Hello! Please remember that my response is for information only, we are not establishing a therapeutic relationship.
I haave 20+ years of experience working with people with anxiety. Yes, a period of major stress, especially medical issues like surgery, can trigger an onstet of anxiety attacks.
One major problem with panic attacks for some people is that having them can become a trigger for more --because of the experience being so uncomfortable, scary, an awlful. The fear of having another attack actually increases the likelyhood that one will have another attack.
The brain is wired to inform the body when "danger" is present.
I was trying to add more info to my question but you had already answered
You can add to it.
I have daily anxiety and panic attacks now with agoraphobia
it wont let me
You have to just put it into the chat
well...two weeks ago I went to the ER after waking up with my heart beating at about 150 and i was trembling
they said it was probably a panic attack
but my Dr put me on Atenolol to calm my heart and BP down
now I cant sleep, cant eat, and am a nervous wreck
All my tests came back normal...
are you there?
Please tell me that wasnt all you had to say
I am hoping that was not my $29 "detailed" answer. Is there a problem with the system?
I am sorry, it appears that the chat was not working properly. I copied and pasted it below:9:28 AM
I have 20+ years of experience working with people with anxiety. Yes, a period of major stress, especially medical issues like surgery, can trigger an onset of anxiety attacks.
One major problem with panic attacks for some people is that having them can become a trigger for more --because of the experience being so uncomfortable, scary, an awful. The fear of having another attack actually increases the likelihood that one will have another attack.
Yes, I was waiting for you to finish
The brain responds to the perception of danger and prepares the body to either fight it, run away from it, or have a freeze response. If you were walking in the path of an oncoming bus, it would be very useful to have your heart pounding very fast --so you can run. Part of the problem is, the brain does not know the difference between a bus and other kinds of triggers, which are related to "perceived" danger. So, it reacts the same way each time. If you were getting out of the way of an oncoming bus, you wouldn't think about your heart until later (after you
You need to be a little patient, I have a lot I can tell you
You would not think about your body if you were running away from a bus until later --after you realized you were almost hit by a bus. However, with anxiety where there is no obvious trigger like a bus, then your complete attention can be on all of the symptoms.
One panic attack can "breed" more because of the nature of them --scary, uncomfortable, horrible experience.
The fear of having another panic attack actually increases the likelihood of having another.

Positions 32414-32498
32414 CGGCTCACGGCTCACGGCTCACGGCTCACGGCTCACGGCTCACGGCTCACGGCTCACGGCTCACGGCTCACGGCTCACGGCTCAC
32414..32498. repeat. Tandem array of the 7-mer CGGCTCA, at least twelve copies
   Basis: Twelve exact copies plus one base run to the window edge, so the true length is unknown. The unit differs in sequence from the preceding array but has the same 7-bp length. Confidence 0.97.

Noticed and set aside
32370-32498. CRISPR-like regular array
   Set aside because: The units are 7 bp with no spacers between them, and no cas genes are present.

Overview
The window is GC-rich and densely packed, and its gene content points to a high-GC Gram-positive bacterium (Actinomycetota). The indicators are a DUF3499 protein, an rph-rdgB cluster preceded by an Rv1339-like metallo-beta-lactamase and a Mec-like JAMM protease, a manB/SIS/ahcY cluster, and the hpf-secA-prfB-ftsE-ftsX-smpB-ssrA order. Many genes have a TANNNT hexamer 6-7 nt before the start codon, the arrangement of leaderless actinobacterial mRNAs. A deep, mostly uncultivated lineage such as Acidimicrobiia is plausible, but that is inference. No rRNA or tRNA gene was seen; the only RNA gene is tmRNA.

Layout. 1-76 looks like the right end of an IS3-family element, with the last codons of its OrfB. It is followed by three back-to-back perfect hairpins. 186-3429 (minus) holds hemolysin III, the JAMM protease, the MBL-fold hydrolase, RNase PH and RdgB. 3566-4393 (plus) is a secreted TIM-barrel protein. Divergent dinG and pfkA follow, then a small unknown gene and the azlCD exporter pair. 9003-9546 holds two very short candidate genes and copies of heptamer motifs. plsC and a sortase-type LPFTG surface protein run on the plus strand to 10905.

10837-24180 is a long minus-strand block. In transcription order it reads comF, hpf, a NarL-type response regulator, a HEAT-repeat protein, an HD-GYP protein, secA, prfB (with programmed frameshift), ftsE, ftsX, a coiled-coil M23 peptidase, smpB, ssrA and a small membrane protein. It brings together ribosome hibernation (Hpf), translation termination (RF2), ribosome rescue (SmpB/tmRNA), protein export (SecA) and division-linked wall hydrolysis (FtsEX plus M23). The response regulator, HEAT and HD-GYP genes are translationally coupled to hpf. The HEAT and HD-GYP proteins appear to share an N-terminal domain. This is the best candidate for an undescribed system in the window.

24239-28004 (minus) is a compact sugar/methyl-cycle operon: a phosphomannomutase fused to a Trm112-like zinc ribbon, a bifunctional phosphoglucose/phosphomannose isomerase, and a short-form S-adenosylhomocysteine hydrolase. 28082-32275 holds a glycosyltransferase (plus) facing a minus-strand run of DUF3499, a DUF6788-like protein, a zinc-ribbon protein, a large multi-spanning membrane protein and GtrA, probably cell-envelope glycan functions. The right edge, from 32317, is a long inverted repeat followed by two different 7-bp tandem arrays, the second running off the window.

And --the triggers can be very, very subtle --so that the attack can appear to come completely out of the blue
So --I will tell you all of the categories of triggers --but you will have to work to figure out which apply to you and the specifics of your particular triggers.
Triggers come in two forms --External (things outside of ourselves) and Internal (things within ourselves). External triggers are always linked to internal triggers. Sometimes 3 triggers are linked together. This happens extremely rapidly, subtlety, etc. So --you'll need to become really good at figuring out what is going on with you in the moment.
Please tell me that wasn't all you had to say
Can you see all that I wrote so far?
I have more --just checking in
Are you still here?
I will continue --I'm a little concerned as to whether you've gotten my previous responses.
External triggers include anything perceived by the senses --sights/sounds/smell/touch/taste and ---what we call "overstimulation" (too much going on --such as being in a crowded place with lots of noise, lights, people, etc) and "Understimulation" (boredom --waiting for an appt., traffic, standing in line,etc) For some, florescent lights are a trigger.
That was most of the chat -I even missed a little of it copying and pasting....-I will continue from here with Internal Triggers:
Internal Triggers include thoughts, feelings, images, bodily sensations, and some fears (often of losing control, going "crazy" --Being too hot, hungry or tired can fall under "bodily sensations"
Like I said, 3 triggers can be rapidly linked together. One of the most subtle examples I have pertains to contact lenses --I've had a few people get tired, think that they can't see as well, have a thought of "I can't see" or "I'm going blind," and panic.
If you can identify triggers, you can address them to lower anxiety.
Again, I am so sorry the chat malfunctioned. Please respond to what I've said so far, and I will be happy to follow up what I've said with more information.
Yes -- a specific and difficult stressors such as surgery (it's not the only stressor, but medical procedures are actually a fairly common stressor) can cause panic attacks as a result.
While current stress seems to be a prerequisite for panic disorder, there are other important factors, such as the fear that follows for some following the initial panic attack. This often differentiates a person who develops panic disorder from someone who does not. If one can have a panic attack without developing an overwhelming fear of having another one, then they have a much better chance of not developing panic disorder than someone who has a great deal of fear about having a second (and subsequent) attacks --despite whatever that initial stressor might be.
Please feel free to follow up until you are completely satisfied with my response. I have a lot of knowledge about anxiety!